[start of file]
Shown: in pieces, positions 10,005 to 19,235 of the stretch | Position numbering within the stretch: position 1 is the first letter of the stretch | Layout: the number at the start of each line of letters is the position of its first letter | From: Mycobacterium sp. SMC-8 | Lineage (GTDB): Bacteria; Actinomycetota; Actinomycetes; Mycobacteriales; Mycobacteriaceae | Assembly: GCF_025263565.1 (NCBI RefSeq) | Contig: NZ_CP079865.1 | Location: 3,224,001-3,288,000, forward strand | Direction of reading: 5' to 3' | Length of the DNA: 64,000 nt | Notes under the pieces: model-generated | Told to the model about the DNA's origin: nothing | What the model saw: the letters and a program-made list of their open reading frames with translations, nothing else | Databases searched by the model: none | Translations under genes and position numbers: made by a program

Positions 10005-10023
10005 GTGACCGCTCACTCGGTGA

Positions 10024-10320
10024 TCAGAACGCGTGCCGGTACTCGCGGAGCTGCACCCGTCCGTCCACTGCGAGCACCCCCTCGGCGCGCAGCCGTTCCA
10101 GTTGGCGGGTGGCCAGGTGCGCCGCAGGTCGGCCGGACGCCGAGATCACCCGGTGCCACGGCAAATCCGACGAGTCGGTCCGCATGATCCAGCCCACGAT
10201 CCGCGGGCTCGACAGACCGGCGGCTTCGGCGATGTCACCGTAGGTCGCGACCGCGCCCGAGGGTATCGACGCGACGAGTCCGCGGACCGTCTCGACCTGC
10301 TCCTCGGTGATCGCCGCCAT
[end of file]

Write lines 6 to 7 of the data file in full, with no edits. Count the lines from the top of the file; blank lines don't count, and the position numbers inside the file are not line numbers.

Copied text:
10101 GTTGGCGGGTGGCCAGGTGCGCCGCAGGTCGGCCGGACGCCGAGATCACCCGGTGCCACGGCAAATCCGACGAGTCGGTCCGCATGATCCAGCCCACGAT
10201 CCGCGGGCTCGACAGACCGGCGGCTTCGGCGATGTCACCGTAGGTCGCGACCGCGCCCGAGGGTATCGACGCGACGAGTCCGCGGACCGTCTCGACCTGC